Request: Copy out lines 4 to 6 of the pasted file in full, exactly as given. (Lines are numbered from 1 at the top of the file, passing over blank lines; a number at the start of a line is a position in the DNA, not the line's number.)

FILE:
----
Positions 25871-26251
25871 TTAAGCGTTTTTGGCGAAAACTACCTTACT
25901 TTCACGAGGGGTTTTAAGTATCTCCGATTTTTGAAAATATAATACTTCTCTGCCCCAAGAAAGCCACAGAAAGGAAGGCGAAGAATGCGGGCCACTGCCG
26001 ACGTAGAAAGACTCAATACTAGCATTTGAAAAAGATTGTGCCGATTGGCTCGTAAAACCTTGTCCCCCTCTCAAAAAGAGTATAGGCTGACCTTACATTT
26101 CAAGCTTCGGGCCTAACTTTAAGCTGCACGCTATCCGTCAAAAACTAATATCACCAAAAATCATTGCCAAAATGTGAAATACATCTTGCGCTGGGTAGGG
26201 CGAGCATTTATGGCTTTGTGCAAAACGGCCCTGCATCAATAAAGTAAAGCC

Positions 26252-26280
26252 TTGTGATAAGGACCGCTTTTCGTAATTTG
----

26001 ACGTAGAAAGACTCAATACTAGCATTTGAAAAAGATTGTGCCGATTGGCTCGTAAAACCTTGTCCCCCTCTCAAAAAGAGTATAGGCTGACCTTACATTT
26101 CAAGCTTCGGGCCTAACTTTAAGCTGCACGCTATCCGTCAAAAACTAATATCACCAAAAATCATTGCCAAAATGTGAAATACATCTTGCGCTGGGTAGGG
26201 CGAGCATTTATGGCTTTGTGCAAAACGGCCCTGCATCAATAAAGTAAAGCC